On August 3, the California Supreme Court issued a noteworthy decision for special districts that collect property-related fees and charges, such as water rates and utilities fees. The unanimous opinion in Wilde v. City of Dunsmuir held that water rate charges and utility fees are not subject to challenge by referendum because they fall within an exemption for “tax levies” and thus are not subject to referendum. The distinction between a referendum and an initiative is important: a referendum is a challenge by voters to an enactment already made by the legislative body, whereas an initiative is a legislative proposal placed on the ballot to be decided by voters. Most importantly, an initiative operates prospectively and is less disruptive to municipal finances than a referendum, which automatically suspends the resolution the moment signatures are certified until and unless the voters reject the referendum when it is later taken up at the ballot.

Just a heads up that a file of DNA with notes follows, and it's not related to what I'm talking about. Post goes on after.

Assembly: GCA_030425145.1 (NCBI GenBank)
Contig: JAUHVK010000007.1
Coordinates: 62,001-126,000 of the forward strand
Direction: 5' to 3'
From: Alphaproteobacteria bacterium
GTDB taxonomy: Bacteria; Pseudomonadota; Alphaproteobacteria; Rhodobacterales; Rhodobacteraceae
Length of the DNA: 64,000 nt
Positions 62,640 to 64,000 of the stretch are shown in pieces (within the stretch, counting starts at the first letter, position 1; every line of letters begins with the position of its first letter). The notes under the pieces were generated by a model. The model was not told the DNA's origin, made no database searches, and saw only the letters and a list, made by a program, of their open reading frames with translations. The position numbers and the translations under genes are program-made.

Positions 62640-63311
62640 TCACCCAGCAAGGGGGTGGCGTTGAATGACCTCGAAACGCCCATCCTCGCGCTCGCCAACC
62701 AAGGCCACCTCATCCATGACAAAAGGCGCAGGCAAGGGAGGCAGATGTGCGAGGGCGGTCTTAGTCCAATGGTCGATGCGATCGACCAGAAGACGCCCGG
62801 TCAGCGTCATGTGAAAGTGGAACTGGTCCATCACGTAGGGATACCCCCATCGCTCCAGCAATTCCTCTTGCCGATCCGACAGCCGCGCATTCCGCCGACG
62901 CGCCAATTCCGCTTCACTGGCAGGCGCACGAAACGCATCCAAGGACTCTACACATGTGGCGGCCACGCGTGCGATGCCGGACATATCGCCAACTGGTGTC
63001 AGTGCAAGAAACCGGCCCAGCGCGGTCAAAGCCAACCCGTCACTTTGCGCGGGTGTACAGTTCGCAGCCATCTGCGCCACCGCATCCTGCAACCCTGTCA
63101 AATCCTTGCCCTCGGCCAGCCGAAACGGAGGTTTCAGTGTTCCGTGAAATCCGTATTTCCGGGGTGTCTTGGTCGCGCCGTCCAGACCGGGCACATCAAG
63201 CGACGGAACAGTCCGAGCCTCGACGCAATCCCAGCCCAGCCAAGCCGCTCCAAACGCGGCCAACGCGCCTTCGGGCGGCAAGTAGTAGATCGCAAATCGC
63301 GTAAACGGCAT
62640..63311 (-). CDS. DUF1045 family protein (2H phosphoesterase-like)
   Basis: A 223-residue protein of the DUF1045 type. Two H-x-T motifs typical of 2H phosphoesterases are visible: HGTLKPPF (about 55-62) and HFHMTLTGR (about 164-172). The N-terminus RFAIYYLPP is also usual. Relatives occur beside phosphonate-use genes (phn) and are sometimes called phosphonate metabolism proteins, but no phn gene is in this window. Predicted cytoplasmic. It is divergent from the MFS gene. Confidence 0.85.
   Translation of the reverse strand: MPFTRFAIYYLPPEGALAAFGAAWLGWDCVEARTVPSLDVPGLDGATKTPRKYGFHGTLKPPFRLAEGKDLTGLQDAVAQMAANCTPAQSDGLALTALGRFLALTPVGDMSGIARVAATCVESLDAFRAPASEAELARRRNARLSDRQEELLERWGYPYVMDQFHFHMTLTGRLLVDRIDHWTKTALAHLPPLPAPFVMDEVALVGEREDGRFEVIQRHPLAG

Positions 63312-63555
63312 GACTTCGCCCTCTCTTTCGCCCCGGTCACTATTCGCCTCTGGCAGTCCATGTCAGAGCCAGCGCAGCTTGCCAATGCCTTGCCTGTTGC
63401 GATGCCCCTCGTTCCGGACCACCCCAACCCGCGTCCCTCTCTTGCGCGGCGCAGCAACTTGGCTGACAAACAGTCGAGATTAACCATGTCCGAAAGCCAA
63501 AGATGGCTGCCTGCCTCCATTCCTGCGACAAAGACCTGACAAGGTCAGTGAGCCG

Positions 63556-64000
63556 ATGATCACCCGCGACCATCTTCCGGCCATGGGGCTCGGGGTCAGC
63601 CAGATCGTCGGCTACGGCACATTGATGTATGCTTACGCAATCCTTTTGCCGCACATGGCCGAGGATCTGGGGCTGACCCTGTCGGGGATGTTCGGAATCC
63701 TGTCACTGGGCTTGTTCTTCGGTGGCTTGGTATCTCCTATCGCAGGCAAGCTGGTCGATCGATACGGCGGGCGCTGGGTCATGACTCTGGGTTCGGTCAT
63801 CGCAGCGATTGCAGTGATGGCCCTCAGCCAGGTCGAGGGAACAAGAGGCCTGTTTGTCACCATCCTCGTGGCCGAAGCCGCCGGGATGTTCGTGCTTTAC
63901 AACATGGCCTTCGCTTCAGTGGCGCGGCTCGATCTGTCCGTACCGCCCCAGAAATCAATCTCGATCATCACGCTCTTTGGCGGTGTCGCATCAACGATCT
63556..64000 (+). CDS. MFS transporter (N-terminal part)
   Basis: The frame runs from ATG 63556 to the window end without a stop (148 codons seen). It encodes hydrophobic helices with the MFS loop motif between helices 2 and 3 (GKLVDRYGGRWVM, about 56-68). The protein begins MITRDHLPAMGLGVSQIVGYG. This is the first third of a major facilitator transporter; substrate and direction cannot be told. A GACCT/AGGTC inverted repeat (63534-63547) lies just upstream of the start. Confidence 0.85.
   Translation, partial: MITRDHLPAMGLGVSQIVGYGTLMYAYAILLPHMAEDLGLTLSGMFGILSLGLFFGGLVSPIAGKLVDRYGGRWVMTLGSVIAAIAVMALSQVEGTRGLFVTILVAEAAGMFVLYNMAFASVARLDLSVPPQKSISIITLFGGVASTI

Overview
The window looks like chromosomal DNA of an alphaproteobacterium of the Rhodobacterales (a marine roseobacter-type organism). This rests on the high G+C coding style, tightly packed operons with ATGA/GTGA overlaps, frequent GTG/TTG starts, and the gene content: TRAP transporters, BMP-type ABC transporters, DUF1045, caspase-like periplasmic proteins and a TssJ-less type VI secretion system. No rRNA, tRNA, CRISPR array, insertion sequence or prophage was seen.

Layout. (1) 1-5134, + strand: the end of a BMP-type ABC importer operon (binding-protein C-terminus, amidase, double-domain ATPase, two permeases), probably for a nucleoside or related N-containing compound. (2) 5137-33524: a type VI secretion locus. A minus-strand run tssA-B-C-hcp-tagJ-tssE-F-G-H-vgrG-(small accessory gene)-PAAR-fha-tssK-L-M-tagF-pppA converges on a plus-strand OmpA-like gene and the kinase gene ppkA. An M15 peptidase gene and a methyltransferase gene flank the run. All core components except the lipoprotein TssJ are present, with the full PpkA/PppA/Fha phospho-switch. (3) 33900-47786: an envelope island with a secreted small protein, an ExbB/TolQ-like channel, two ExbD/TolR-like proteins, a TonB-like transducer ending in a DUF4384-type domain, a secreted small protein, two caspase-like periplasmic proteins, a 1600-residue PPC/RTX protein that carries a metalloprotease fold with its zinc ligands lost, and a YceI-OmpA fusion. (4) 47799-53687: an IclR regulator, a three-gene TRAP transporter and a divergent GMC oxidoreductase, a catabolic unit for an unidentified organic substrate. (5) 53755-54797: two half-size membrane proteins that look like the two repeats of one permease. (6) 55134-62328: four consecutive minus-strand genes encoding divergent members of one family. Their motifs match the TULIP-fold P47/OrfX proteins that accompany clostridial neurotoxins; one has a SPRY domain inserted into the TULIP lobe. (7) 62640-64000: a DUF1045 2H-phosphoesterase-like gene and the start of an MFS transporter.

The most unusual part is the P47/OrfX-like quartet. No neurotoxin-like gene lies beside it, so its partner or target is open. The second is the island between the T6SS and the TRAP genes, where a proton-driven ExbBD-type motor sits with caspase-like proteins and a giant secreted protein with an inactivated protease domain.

Following this decision, a resolution adopting a water rate plan or utility fee in accordance with the requirements of Proposition 218 is still subject to initiative but cannot be challenged by referendum.
CSDA first informed our members about this important case in June 2019, and is proud to have joined a coalition of local government associations to file an amicus brief to the Supreme Court in support of the City of Dunsmuir.
For a detailed analysis of the Wilde decision and its implications, read “The Worth of Water?” by Michael Colantuono from municipal law firm Colantuono, Highsmith & Whatley. Mr. Colantuono was an author of the amicus brief filed on behalf of CSDA and the local government coalition.#CourtCases